Category: Review

ATI Firepro V8800 reviewed

3D Professor has got its mitts on the ATI Firepro V8800 3D workstation graphics accelerator and has given it the thumbs up.

According to the review, ATI has gained a big chunk of market share over Nvidia in the last 18 months in the professional graphics workstation market.

The site said the card is much more scaleable than its predecessor the V8750 with test results showing an increase in performance by 40 performance in some benchmarks.

Intel Westmere processors also get a round of applause. The reviewer says that AES encryption and decryption algorithms are a bonus and an aid to performance. The CPU tested is the X5680 3.3GHz Xeon

The rest rig also uses a new Western Digital Silicon Edge solid state drive and has “blistering write/read speeds”. Here’s some Westmere figures, courtesy of 3D Professor. The complete review is here.

Westmere

TechEye takes a dekko at two gaming laptops

Tamlin Magee takes on two laptops, head to head. The MSI GT740 vs the Rock Xtreme 840 SLI.

Read the reviews here:

Results are in

Who’s the winner? I’d say after a steady fight over many long, gruelling rounds, the heavyweight in the Rock corner just about ties with the middleweight in MSI’s corner. I’m sorry if that’s a cop out, but both are good machines, with their own significant pros and cons. The MSI is a better all-rounder, while we feel that the Rock is a better gaming machine. The Rock has brilliant design, save for the dodgy touchpad, while the MSI looks a little dated. But then again, you can pick up the MSI without a dedicated workout program every day.

We’d say if we had to, and really had to choose, for gaming the Rock wins thanks to its excellent display and improved keyboard. The MSI would take the trophy as a jack-of-all-trades.

* EyeSee Thanks to the lovely people at EA for providing the games.

Triple Halo launches iFag for smartarse smokers

Smoking is pretty cool and it sucks that it can give you cancer and a load of other nasty stuff too. Triple Halo is trying to minimise the risk from smoke damage with the launch of a new electronic cigarette that was kindly sent to this 30-a-day smoker for trial.

The Halo e-haler still delivers you that all important nicotine fix, and thankfully, doesn’t look like as much of a toy as competitors. If you ignore the blue light at the front that lights up with every drag, anyway. Instead of the carcinogen-heavy smoke from a regular fag, the fake cig creates smoke with water vapour. It’s nice, it feels like  you’re actually getting a hit, and there’s plenty of smoke to breathe out.

It’s a bit rich of Triple Halo to suggest that “unlike the real thing” these iCigs “don’t kill you” considering the toxicology of nicotine and the links to pwning your heart. “A perfectly healthy water vapour and nicotine mix” is ridiculously misleading.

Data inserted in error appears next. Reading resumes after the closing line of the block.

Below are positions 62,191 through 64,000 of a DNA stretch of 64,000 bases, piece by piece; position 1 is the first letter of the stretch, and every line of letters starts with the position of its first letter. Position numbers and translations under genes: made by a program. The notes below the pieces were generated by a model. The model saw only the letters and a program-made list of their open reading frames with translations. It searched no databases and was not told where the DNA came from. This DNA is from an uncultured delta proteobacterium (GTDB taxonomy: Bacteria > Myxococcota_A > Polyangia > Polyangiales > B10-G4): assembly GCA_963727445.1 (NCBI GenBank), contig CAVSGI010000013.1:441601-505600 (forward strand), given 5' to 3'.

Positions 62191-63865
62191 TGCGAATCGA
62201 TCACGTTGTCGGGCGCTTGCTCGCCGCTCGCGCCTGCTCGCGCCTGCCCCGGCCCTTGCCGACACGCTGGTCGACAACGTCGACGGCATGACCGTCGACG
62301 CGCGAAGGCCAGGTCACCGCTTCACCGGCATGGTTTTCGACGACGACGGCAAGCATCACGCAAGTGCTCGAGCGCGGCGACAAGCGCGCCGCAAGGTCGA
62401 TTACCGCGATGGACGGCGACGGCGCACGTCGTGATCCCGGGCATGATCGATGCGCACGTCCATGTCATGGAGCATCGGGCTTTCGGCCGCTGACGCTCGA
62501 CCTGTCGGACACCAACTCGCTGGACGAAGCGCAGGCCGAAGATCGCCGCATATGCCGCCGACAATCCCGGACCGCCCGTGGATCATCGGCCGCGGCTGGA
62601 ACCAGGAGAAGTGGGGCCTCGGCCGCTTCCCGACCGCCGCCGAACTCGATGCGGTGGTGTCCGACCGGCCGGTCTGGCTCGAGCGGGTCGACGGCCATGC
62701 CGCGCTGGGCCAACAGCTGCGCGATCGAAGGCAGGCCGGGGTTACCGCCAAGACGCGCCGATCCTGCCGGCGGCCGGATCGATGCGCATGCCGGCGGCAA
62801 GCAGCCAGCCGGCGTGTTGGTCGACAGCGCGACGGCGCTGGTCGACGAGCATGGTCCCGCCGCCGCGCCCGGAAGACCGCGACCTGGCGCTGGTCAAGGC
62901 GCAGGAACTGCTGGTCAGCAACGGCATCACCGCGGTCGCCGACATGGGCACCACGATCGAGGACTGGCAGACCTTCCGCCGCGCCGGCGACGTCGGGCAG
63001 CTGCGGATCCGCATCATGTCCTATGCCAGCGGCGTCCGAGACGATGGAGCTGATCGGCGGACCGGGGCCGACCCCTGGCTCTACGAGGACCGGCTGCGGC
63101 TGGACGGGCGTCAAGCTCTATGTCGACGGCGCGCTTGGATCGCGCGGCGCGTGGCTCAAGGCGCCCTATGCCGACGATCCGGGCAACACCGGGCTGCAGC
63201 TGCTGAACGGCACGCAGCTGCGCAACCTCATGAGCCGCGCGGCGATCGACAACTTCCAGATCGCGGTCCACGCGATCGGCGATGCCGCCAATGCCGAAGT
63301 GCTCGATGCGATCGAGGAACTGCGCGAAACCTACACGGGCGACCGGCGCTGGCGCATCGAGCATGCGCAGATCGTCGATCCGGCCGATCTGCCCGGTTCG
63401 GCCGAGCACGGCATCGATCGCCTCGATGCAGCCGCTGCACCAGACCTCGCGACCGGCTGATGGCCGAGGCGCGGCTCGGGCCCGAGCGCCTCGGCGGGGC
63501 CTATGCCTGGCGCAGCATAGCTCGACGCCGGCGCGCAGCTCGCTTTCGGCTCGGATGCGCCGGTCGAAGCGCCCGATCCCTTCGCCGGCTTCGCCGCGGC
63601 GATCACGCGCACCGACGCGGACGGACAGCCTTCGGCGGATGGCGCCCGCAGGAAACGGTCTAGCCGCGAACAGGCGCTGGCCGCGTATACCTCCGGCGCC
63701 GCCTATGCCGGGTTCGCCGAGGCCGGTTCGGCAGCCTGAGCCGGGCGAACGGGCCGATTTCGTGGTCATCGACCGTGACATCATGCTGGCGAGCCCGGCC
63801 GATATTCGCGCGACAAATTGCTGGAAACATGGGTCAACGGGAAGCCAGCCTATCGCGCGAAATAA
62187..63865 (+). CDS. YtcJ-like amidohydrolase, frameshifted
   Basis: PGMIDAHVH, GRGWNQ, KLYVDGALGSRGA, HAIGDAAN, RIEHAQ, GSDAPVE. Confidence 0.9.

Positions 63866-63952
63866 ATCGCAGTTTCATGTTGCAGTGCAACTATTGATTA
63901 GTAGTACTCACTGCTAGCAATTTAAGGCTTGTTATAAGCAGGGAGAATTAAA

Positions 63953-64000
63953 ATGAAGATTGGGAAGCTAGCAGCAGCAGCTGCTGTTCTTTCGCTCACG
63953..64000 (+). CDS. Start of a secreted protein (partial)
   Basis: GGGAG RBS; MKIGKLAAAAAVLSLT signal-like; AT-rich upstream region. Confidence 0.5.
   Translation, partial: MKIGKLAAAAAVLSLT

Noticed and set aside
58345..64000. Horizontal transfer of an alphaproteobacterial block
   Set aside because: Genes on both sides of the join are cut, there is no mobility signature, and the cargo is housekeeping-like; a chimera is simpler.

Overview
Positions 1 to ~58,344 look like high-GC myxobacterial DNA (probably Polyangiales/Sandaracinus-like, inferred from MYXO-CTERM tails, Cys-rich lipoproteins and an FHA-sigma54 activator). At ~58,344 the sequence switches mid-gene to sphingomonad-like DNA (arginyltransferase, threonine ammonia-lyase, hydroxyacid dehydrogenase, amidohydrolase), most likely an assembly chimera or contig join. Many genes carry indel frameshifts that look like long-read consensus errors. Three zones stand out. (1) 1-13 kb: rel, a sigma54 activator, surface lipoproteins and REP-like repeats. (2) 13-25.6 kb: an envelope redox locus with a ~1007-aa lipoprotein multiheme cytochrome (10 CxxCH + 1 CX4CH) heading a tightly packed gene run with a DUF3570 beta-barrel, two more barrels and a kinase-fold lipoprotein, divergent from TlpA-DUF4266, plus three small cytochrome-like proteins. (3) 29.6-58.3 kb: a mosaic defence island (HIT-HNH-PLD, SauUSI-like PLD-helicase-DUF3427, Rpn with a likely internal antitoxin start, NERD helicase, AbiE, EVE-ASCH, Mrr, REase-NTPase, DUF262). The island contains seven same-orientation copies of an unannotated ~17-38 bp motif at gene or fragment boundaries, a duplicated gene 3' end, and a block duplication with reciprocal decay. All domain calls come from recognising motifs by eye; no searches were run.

However, the overall experience is pretty pleasant. You can get a couple different flavours – mint, tobacco, apple and strawberry, making smoking one a tad like having a portable shisha pipe. The cigarettes themselves are rechargeable. All you have to do is stick the bottom half of the fag to your computer via a supplied USB cable and you’re okay to go in an hour.

Triple Halo brags that because it’s not a real cigarette it can “legally be enjoyed anywhere,” such as pubs, clubs, bars and even on aeroplanes. I tried it on the tube and no one stopped me, but you do look a twat. If I had the opportunity to try one out on a plane, I don’t think I’d have the gall, and I can only imagine someone lacking certain social skills would dare to bother being “that guy.”

I would give the Triple Halo e-haler 3 cancerous lungs out of 5. Why? Although an improvement on other electronic cigs on the market, it still looks kind of like a goofy toy. For someone genuinely trying to quit, but can’t stand cold turkey, I imagine they would be more likely to go for a more discrete option like Nicorette’s inhalers. As a replacement to cigarettes, it’s no good. However, if you like Shisha and smoking it’s a fun device every now and then. And tasty.

MindGenius sorts out your mess of a brain

Mindgenius 3.1
Education pack – £57 [Single user license]
Business pack – £147 [Single user license]

Brainstorming is a pretty well known technique – typically, as you probably know, a group of people or an individual has a beginning point which branches off in all directions. Those branches have subsequent branches, etc etc. Typically, though, it does not order them or keep on track of them.

Anyone who’s done office work is probably familiar with walls full of post-its upon post-its, each with ideas or comments on the previous post-it. The nature of the human brain, says Mindgenius’ Dustin Newport, is chaotic and that’s why these techniques work for us. We can instantly jot down any idea, and later organise them along with notes and try to make sense of them, to eventually form into a linear structure that’s easier to make sense of.

MindGenius 3.1 does this for you. Instead of plonking down every idea randomly, MindGenius works in sequence to create a digital “mind map” so you can easily see where ideas have come from, where they’re going, later group them into  categories with the click of a button, and eventually filter them down into what you need, easily and digitally.